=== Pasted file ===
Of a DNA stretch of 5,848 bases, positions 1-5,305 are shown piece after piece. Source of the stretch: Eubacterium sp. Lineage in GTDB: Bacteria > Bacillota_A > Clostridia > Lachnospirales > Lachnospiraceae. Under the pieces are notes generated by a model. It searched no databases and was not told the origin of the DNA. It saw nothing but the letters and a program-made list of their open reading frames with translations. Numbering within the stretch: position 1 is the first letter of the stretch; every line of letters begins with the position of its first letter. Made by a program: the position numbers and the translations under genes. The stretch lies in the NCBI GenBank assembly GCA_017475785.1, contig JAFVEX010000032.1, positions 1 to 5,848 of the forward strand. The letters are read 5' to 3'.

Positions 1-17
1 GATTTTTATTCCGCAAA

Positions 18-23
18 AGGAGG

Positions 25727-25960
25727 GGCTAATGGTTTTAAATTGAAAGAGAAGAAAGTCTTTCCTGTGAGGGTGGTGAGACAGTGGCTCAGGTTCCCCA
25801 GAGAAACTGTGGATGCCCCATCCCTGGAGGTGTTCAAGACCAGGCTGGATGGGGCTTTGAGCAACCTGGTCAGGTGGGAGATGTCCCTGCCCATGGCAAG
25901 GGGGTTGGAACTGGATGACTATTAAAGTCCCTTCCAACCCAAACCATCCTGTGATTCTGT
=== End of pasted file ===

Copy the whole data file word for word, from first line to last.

Of a DNA stretch of 5,848 bases, positions 1-5,305 are shown piece after piece. Source of the stretch: Eubacterium sp. Lineage in GTDB: Bacteria > Bacillota_A > Clostridia > Lachnospirales > Lachnospiraceae. Under the pieces are notes generated by a model. It searched no databases and was not told the origin of the DNA. It saw nothing but the letters and a program-made list of their open reading frames with translations. Numbering within the stretch: position 1 is the first letter of the stretch; every line of letters begins with the position of its first letter. Made by a program: the position numbers and the translations under genes. The stretch lies in the NCBI GenBank assembly GCA_017475785.1, contig JAFVEX010000032.1, positions 1 to 5,848 of the forward strand. The letters are read 5' to 3'.

Positions 1-17
1 GATTTTTATTCCGCAAA

Positions 18-23
18 AGGAGG

Positions 25727-25960
25727 GGCTAATGGTTTTAAATTGAAAGAGAAGAAAGTCTTTCCTGTGAGGGTGGTGAGACAGTGGCTCAGGTTCCCCA
25801 GAGAAACTGTGGATGCCCCATCCCTGGAGGTGTTCAAGACCAGGCTGGATGGGGCTTTGAGCAACCTGGTCAGGTGGGAGATGTCCCTGCCCATGGCAAG
25901 GGGGTTGGAACTGGATGACTATTAAAGTCCCTTCCAACCCAAACCATCCTGTGATTCTGT